Where did the money for Air Tanzania’s second CRJ100 come from?


(Posted 18th February 2015)

A second Bombardier CRJ100, reportedly leased from South Africa, has joined Air Tanzania last weekend. The additional aircraft is expected to help the airline to resume some of their scheduled flights which, after their Bombardier Q300 went into heavy maintenance, had to be halted.

A regular source from Dar es Salaam confirmed that ATCL will now add more flights to Kigoma, which will reportedly be served daily, while the route to the Comoros and to Mtwara, Tanzania’s ‘gas capital’ will see the number of flights raised to six per week.

No information could be obtained about the resumption of flights to, among other airports, Mwanza and Kilimanjaro.

Voices from competing airlines were united in condemning what appears to be another government bailout, as in the words of one regular commentator ‘… how can they afford to make downpayment for a leased aircraft and meet the monthly charges. They cannot pay their creditors and now they find the money for another leased plane? It is out tax money! These constant bailouts of ATCL with tax payer money tilt the playing field because Air Tanzania can run up almost unlimited losses over which any other airline would be closed down’.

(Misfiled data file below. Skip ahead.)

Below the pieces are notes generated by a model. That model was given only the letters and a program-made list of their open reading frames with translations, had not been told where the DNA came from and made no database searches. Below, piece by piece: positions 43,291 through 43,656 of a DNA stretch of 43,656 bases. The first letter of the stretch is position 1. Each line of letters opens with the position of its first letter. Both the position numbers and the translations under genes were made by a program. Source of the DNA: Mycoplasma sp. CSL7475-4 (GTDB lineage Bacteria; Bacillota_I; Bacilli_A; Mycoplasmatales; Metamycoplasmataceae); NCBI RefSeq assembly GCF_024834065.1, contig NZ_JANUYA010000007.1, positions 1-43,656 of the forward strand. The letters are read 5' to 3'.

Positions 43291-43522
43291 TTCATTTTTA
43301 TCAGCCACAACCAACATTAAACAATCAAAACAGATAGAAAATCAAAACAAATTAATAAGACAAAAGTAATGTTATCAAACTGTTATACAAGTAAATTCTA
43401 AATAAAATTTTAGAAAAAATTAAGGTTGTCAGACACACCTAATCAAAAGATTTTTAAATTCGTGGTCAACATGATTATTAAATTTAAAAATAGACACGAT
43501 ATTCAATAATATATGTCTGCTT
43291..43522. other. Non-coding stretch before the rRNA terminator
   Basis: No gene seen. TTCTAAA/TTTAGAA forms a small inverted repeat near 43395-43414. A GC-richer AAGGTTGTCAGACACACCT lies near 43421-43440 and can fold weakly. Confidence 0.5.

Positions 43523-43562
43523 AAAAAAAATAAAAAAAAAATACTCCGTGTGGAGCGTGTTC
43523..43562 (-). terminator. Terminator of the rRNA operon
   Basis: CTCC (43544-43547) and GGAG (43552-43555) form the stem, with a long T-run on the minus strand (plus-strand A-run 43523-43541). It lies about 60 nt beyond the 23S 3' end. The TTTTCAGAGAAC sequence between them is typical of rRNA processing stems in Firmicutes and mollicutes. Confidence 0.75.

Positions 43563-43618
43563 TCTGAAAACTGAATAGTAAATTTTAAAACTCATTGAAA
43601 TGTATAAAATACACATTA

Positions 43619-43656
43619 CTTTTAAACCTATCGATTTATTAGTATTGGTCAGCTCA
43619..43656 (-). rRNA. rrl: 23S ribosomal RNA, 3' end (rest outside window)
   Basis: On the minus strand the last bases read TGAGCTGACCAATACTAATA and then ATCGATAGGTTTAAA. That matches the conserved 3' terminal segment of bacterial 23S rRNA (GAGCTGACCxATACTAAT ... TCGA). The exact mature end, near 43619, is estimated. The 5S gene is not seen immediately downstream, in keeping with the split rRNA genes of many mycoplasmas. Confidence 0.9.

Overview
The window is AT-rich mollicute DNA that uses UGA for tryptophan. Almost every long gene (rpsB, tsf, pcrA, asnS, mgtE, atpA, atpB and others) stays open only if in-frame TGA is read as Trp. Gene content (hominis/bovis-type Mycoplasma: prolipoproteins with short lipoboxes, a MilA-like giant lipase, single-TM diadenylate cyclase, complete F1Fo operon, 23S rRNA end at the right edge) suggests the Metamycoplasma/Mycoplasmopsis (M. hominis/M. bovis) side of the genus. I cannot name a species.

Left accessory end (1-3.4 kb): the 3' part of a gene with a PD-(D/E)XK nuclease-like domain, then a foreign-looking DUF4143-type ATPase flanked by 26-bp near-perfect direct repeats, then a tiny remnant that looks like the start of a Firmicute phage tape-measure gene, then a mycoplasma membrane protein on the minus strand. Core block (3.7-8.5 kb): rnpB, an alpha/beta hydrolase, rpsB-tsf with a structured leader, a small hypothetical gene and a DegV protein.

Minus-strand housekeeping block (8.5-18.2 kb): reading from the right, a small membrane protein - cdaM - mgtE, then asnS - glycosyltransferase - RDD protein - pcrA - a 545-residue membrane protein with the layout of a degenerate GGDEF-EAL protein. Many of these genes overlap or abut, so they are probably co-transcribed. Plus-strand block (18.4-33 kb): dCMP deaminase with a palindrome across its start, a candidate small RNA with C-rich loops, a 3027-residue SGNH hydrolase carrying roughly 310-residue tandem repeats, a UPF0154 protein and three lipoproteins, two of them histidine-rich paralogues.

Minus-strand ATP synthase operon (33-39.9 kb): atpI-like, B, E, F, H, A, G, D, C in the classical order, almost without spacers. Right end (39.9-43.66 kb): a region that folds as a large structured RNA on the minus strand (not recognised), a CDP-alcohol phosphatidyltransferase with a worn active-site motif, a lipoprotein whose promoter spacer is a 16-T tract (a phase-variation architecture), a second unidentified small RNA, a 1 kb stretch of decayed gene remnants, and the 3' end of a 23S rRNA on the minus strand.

The erstwhile national airline, now a mere shadow of former days, is embattled over huge debts and is facing the real possibility to have their headquarters auctioned off to pay creditors which, according to binding court orders were due to be paid last year already.

On domestic routes does Air Tanzania face strong competition from Fastjet, which has in terms of passengers grown into Tanzania’s largest airline. Flights from Dar es Salaam to Mbeya, Kilimanjaro and Mwanza and the newly launched route from Kilimanjaro to Mwanza have left Air Tanzania with comparably few passengers on what used to be their strongest revenue earners. On other routes, like to Mtwara, does ATCL face competition from Precision Air which operates a fleet of ATR aircraft well suited to fly to secondary airports and tertiary aerodromes.

The new Tanzanian Transport Minister, when taking over his new portfolio, recently made stinging comments about Air Tanzania’s debts and yet, to the consternation of many, was the money apparently found to pay for the lease of the additional CRJ100 jet.

Watch this space for breaking and regular aviation news from across Eastern Africa.

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